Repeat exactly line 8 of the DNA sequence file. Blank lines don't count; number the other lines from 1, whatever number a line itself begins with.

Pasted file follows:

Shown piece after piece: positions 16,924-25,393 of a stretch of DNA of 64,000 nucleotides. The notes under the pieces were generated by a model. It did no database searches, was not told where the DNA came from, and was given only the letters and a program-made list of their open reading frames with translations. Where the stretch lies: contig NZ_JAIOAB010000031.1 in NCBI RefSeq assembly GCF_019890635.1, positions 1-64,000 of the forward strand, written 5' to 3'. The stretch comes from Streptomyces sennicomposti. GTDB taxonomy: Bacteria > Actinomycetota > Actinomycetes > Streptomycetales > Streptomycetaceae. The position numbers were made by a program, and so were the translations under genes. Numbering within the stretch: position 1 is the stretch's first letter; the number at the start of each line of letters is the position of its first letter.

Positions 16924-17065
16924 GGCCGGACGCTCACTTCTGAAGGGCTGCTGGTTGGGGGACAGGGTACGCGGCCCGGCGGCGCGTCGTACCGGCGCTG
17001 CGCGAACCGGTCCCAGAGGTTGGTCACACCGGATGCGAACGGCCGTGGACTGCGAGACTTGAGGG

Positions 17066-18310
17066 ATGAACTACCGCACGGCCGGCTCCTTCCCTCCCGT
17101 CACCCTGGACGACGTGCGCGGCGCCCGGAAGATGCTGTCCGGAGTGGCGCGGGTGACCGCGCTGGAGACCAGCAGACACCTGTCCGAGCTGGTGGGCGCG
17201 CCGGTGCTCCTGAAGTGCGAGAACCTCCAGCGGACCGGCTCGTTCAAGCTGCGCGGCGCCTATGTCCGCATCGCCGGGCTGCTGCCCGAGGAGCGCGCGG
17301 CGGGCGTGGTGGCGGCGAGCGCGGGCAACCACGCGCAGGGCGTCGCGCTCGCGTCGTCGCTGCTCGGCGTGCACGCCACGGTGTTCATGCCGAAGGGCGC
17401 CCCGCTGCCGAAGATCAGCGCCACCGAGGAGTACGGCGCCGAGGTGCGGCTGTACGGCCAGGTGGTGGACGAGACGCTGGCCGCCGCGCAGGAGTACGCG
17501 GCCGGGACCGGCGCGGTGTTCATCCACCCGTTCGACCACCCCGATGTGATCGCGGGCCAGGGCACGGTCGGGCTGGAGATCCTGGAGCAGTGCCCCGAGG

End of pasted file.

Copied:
17201 CCGGTGCTCCTGAAGTGCGAGAACCTCCAGCGGACCGGCTCGTTCAAGCTGCGCGGCGCCTATGTCCGCATCGCCGGGCTGCTGCCCGAGGAGCGCGCGG